FRINGE REVIEW: Mac Attack bombs
Imagine going to McDonald’s, ordering a Big Mac and being given a Filet o’ Fish. Any reasonable response would be to say “Yuck, I didn’t order this” and hand it back.
No such luxury is afforded audience members at Fringe plays that turn out to be something completely different than advertised. You just have to sit there and choke it down.
The Fringe guide write-up for Michael Beamish’s comedy “Mac Attack” (Venue 10) starring Jeff Hoffman and Nick Heffelfinger, describes a wacky scenario involving a kooky haul truck operator named Teevo, the end of the world and a born again Christian set in a bomb shelter in Fort McMurray – in other words, superior comic potential. Sadly, however, most of it is thwarted by a poorly-formed story.
In what could be more accurately titled “Brokeback Biblethumpin’ in Some Un-named Prairie Town,” this play lacks both sophistication and depth. And it ended after about thirty minutes, half of its advertised running time. Still, the acting was fairly good, with both actors squeezing the most they possibly could out of the weak material. Hoffman is creepy as the intense whackjob Teevo, while Heffelfinger does an admirable job as Teevo’s naive friend Daryl, who even dressed like a Daryl.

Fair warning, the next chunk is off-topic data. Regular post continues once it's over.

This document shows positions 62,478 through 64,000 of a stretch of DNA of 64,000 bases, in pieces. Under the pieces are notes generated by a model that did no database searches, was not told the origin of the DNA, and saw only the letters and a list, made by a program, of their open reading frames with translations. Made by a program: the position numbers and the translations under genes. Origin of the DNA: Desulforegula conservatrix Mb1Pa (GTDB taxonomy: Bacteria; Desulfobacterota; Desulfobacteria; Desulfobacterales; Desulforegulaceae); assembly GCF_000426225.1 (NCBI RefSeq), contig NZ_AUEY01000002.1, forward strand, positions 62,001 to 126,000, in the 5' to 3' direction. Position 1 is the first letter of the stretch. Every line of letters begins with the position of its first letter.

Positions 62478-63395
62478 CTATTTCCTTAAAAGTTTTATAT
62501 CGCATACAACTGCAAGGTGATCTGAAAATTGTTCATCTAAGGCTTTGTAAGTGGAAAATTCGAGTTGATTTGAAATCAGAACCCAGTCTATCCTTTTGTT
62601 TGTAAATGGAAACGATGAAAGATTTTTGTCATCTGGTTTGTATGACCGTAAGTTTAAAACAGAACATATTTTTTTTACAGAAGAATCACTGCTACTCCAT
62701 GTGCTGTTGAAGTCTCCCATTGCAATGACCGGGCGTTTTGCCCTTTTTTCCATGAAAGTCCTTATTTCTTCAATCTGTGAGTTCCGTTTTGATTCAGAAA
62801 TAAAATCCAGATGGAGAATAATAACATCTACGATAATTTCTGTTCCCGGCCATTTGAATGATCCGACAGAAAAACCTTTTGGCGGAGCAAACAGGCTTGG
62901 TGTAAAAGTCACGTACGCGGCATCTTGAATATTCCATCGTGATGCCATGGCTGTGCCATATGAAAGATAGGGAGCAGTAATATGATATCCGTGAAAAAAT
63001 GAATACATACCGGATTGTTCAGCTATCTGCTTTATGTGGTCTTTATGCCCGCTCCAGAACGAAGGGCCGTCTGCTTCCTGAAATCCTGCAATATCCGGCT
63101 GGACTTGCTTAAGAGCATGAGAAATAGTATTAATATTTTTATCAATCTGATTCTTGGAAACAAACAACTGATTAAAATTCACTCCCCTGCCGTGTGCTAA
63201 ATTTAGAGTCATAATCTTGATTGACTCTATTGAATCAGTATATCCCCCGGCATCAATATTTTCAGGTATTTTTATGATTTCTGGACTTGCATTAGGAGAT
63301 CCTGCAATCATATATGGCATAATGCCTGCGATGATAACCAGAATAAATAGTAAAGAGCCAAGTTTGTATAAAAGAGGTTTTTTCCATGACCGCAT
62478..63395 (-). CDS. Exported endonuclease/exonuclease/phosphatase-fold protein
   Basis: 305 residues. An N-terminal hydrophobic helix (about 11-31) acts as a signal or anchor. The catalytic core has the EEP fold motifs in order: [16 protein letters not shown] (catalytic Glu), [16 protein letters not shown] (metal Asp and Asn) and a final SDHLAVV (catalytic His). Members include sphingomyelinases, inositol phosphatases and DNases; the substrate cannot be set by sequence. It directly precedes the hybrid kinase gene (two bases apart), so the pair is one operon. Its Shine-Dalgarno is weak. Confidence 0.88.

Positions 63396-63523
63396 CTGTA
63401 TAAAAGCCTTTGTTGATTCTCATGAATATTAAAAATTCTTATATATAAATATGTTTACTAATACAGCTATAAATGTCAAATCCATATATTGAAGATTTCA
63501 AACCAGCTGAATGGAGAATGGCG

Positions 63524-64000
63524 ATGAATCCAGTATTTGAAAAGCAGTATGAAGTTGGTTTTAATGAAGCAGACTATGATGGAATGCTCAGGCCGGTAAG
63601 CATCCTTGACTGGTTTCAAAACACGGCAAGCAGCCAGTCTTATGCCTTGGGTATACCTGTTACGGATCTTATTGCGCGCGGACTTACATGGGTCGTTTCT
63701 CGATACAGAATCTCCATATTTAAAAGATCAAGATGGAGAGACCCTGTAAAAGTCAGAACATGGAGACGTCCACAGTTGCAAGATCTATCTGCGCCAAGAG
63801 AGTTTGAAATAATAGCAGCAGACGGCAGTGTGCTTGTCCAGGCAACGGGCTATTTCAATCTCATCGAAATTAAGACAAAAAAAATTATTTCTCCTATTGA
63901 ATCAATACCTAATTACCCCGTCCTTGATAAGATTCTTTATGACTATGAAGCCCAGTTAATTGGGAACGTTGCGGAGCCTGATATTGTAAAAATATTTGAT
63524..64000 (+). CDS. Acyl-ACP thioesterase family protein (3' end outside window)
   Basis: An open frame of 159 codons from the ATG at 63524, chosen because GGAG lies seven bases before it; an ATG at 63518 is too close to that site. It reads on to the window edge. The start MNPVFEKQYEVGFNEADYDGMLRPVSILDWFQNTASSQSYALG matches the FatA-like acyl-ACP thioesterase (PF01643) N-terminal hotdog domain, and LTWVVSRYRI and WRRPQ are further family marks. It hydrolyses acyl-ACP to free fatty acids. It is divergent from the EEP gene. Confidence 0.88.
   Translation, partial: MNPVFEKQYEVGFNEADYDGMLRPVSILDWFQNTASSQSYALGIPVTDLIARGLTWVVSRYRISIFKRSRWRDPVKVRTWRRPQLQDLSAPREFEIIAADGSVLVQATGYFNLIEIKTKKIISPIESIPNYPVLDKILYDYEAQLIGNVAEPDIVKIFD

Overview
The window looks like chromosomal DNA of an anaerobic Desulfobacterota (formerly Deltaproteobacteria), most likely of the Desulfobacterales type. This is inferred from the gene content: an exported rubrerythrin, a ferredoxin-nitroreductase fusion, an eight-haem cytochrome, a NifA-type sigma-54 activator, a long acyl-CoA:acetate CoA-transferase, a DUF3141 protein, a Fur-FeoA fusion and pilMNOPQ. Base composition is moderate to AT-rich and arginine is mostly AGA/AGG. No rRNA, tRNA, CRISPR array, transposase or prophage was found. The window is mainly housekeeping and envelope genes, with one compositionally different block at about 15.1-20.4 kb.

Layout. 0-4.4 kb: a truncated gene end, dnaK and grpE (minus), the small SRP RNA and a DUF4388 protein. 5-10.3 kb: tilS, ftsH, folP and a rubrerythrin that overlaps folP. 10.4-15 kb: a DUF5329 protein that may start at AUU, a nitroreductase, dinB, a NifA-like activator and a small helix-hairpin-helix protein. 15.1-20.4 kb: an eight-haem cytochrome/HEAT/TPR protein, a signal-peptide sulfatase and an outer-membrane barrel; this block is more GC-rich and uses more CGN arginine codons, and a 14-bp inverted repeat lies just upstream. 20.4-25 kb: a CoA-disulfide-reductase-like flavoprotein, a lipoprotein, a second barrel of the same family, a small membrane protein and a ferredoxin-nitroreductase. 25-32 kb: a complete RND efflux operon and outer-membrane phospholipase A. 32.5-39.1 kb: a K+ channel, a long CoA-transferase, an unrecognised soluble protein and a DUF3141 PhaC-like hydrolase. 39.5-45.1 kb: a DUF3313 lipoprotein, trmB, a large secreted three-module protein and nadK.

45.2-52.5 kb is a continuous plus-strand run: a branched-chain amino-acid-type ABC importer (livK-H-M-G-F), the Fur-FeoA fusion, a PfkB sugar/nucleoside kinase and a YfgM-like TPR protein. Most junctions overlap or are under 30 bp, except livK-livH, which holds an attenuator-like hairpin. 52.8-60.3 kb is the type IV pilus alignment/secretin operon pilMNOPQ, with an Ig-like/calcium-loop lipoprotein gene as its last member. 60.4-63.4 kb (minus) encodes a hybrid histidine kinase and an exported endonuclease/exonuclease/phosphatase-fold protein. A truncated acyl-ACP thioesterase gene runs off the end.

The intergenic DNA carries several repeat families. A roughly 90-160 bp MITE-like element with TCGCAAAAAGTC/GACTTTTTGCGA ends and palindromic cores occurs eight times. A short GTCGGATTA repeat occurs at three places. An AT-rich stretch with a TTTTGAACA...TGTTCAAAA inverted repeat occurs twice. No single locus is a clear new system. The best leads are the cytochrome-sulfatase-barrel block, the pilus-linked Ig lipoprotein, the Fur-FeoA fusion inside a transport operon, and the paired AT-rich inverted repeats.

The play is so weak on exposition that you might wonder what the point of it all is. No explanation of why Teevo lives in a bomb shelter is given, other than he’s got too much money and too much down time between shifts. Has the world already ended? Do these guys live in some kind of a post apocalyptic dystopia? It is never revealed. The crux of the feeble story hinges on Teevo’s plan to force Daryl to do something that isn’t clearly specified, while Daryl is intent on leaving the fallout shelter – not because his buddy is crazy, but to marry his church-going girlfriend Stephanie, who does not appear to have mutated into some living gamma ray mutated cesspool of carcinogenic cells.
Over the course of the half hour play, we discover that Teevo’s motivations aren’t terribly altruistic. Given the emotionally heavy, brooding and humorless tone of the character – who nonetheless earns most of what little laughs there are – we learn the play will not be exploring the thematic goldmine of same sex attraction in a town where men are men and women are significantly outnumbered. No, that seems much too complex for Mac Attack. If fact, just when the play starts going somewhere interesting, it ends – much like life after a nuclear holocaust, bomb shelter or no bomb shelter.